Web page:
News outlets have failed to provide basic descriptions, commentary, analysis, and critique. A few hundred articles have been published on the subject By and large, critical voices have been shut out completely. Questions that demand answers regarding elevated testing requirements, complex longitudinal data systems, and serious privacy concerns go unanswered, ignored, or trivialized. I do not recall electing non-profits to legislative and regulatory roles. Is the May 22 New York Times article a sign that current policies will finally get the media attention the public rightly deserves? Looks like the Times article got the attention of the Tampa Gradebook, so at least one Florida newspaper covered the story. Will the topic make it to Meet the Nation, Fox News, or talk radio in ways that ordinary people can understand? In the end, we are stuck with the goods.
In the the blogosphere, I found smart fact-based Conservative and liberal, Republican and Democrat, parents, community members, and education experts voicing legitimate and reasonable concerns. On the heels of the NY Times article, long-time blogger Susan Ohanian fills in significant details regarding the players and extent of the Gates Foundation influence. There are some surprises. Read the list of players and their funding sources here.
Ohanian also describes the apparent news blackout:
Wanting to see which "independent experts" reporters called upon to explain Race to the Top and the Common Core standards, I examined over 700 articles published between mid-May 2009 and mid-July 2010. I eliminated cites from state ed officials, union officials and politicos. This left me with 152 outside experts quoted in 414 articles. Of the 23 experts quoted five times or more, 15 have connections with institutions receiving Gates funding and 13 with strong charter advocacy institutions. Who doesn't gets cited, raised very troubling questions.
Frederick M. Hess, American Enterprise Institute Resident Scholar and Director of Education Policy Studies writes a blog for Education Week, is quoted in the NY Times article:
Mr. Hess, a frequent blogger on education whose institute received $500,000 from the Gates foundation in 2009 “to influence the national education debates,” acknowledged that he and others sometimes felt constrained. “As researchers, we have a reasonable self-preservation instinct,” he said. “There can be an exquisite carefulness about how we’re going to say anything that could reflect badly on a foundation.”
“Everybody’s implicated,” he added.
Something must change in this regard. The Bill and Melinda Gates Foundation announced that it was starting another foundation, called Teaching First and covered by Washington Post blogger Valerie Strauss.
The plan includes campaigns to reach out to parents, teachers, students, business and civic and religious leaders, and to build “strong ties to local journalists, opinion elites, and local/state policymakers and their staffs.” The plan explains how the organization will ensure “frequent placement ... in local media coverage of issues related to teacher effectiveness and equitable distribution of effective teachers” in accordance with the Gates approach.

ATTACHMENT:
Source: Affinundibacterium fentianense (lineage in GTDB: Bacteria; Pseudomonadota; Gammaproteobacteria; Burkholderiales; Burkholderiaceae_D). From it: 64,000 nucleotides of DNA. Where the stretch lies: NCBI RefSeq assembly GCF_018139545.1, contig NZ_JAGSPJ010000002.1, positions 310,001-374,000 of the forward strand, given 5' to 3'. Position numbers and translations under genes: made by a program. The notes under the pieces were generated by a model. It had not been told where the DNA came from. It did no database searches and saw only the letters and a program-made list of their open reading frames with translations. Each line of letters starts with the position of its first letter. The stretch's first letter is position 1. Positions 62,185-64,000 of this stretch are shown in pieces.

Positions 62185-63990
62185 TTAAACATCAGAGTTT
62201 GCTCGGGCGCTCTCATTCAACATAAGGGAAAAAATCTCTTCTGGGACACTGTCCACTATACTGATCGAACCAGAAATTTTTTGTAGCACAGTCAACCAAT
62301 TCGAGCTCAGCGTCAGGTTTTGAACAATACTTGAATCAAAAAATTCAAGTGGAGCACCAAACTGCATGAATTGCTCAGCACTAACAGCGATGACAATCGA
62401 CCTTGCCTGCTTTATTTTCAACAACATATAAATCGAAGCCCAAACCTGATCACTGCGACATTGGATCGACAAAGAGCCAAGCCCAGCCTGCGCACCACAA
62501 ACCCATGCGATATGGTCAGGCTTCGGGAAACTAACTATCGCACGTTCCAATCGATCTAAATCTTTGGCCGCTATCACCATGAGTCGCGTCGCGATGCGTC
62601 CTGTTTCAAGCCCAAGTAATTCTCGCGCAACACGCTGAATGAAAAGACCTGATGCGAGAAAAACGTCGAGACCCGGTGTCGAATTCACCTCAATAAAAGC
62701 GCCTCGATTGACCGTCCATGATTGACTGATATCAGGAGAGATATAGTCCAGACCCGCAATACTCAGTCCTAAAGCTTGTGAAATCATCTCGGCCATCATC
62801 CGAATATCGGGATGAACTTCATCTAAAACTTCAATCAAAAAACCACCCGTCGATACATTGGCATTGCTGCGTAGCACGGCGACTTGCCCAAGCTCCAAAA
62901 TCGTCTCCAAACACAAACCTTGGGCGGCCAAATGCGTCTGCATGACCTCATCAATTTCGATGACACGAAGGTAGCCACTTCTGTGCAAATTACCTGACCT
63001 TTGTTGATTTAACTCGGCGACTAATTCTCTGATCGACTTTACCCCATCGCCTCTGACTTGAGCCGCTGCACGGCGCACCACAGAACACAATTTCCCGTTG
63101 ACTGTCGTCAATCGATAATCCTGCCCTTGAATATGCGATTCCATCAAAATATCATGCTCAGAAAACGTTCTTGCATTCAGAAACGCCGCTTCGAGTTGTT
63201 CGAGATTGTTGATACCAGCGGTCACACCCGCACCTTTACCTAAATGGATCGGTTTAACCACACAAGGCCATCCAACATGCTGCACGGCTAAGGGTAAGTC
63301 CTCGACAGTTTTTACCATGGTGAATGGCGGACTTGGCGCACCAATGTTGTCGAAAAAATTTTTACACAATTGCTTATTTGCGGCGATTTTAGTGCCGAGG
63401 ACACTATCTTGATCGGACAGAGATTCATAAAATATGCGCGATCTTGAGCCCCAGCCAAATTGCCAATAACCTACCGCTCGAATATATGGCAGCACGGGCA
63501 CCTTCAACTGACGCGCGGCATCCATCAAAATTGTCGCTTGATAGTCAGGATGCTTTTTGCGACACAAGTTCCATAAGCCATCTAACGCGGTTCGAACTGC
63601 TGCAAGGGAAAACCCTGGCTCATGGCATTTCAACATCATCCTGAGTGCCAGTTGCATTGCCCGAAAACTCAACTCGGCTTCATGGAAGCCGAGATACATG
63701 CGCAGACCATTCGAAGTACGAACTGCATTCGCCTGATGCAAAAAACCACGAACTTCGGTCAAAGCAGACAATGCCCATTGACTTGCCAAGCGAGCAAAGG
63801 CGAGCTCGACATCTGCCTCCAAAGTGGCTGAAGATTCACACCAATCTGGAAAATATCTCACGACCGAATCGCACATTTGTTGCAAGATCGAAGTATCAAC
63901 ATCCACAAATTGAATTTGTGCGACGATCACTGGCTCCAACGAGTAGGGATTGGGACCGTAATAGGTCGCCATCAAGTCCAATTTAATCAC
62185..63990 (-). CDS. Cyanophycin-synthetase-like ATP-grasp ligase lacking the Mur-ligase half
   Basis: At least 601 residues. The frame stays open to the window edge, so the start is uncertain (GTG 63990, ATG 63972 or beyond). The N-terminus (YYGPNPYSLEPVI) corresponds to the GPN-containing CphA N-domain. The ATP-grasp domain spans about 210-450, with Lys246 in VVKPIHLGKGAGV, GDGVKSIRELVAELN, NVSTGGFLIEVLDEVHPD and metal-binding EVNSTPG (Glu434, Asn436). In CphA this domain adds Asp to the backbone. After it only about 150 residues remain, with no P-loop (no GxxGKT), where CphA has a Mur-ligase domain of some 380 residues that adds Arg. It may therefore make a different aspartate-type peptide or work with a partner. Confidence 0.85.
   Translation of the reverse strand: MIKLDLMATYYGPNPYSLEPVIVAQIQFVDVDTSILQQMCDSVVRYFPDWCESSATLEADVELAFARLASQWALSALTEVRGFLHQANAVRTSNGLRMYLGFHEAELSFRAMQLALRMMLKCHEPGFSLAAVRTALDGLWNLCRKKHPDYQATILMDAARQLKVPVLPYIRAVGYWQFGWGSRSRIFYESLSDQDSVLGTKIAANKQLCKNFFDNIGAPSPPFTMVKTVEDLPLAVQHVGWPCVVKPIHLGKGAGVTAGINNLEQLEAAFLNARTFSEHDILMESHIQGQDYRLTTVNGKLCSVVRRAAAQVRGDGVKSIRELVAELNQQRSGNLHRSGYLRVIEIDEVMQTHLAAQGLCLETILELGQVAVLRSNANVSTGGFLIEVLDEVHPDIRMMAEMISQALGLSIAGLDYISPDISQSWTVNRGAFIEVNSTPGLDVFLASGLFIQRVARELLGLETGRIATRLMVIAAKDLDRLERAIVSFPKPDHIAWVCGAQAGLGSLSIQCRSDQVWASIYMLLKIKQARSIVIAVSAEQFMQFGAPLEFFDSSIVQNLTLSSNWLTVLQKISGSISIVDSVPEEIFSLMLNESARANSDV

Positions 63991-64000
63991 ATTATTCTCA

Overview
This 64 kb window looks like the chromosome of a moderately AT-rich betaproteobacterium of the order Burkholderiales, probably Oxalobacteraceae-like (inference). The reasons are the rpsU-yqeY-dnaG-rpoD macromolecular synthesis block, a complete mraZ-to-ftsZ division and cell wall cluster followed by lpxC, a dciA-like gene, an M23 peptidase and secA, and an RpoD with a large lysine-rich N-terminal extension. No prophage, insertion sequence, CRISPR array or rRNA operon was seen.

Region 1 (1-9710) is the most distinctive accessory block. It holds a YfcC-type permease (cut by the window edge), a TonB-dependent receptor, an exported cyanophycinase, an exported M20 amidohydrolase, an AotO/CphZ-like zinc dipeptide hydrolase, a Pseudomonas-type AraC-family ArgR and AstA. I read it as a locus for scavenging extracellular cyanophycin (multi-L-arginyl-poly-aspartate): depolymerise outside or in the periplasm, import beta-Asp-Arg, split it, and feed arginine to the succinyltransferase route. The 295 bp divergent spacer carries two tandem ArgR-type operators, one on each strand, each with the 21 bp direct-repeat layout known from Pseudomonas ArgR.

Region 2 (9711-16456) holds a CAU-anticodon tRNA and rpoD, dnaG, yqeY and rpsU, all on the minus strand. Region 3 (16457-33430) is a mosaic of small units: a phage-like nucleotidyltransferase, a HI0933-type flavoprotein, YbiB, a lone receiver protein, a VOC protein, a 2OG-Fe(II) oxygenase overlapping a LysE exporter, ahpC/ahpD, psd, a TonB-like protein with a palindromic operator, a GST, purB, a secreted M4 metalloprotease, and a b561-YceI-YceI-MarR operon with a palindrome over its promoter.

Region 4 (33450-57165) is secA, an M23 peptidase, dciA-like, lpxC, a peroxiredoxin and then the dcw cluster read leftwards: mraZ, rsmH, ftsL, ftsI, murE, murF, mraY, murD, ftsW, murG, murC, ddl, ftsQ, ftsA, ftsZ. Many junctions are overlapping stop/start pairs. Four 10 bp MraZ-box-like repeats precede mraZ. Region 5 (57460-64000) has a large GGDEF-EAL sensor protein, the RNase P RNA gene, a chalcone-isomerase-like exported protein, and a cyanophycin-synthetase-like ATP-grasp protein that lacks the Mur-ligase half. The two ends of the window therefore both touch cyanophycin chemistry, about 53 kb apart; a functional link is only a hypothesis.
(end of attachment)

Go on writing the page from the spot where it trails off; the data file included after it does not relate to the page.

The proposal calls for supporting local groups that promote the value-added evaluation systems, and who even get involved in unions so they can demand this approach in collective bargaining for teachers contracts.
The motives of billionaire venture capitalists are really not the issue in my opinion. The issue is a lack of critical analysis and inclusion of the public on the massive education reform initiative underway right now. Hess wrote an interesting blog titled "What We've Got Here Is...Failure to Communicate" stepping over the Gates controversy into the policy itself.
Even mainstream conservatives are being radicalized. Last weekend, standards guru Sandra Stotsky, a longtime champion of standards-based reform and generally regarded as an NCLB supporter, blasted the very notion of federal involvement in schooling. In an e-mail exchange regarding the Common Core, she wrote, "I've tried to think of sound federal policies in education (with positive effects on student achievement), and the closest I've come are the Land Grant Acts of the 19th century...In my lifetime, I can't think of ONE federal policy that has improved student achievement."
It's kind of amusing, really. The self-proclaimed reformers just can't imagine that, confronted with data showing that many children are poorly served, any sensible adult could look askance at their favored policies. When confronted with skepticism that the measures will work as intended, the would-be reformers ask with wide-eyed shock, "Are you willing to just let those children fail?" If a conservative House staffer suggests that maybe the feds lack the ability or purview to solve the problem, would-be reformers seem to think they've stepped through the looking glass.
The problem is deeper than a failure to communicate.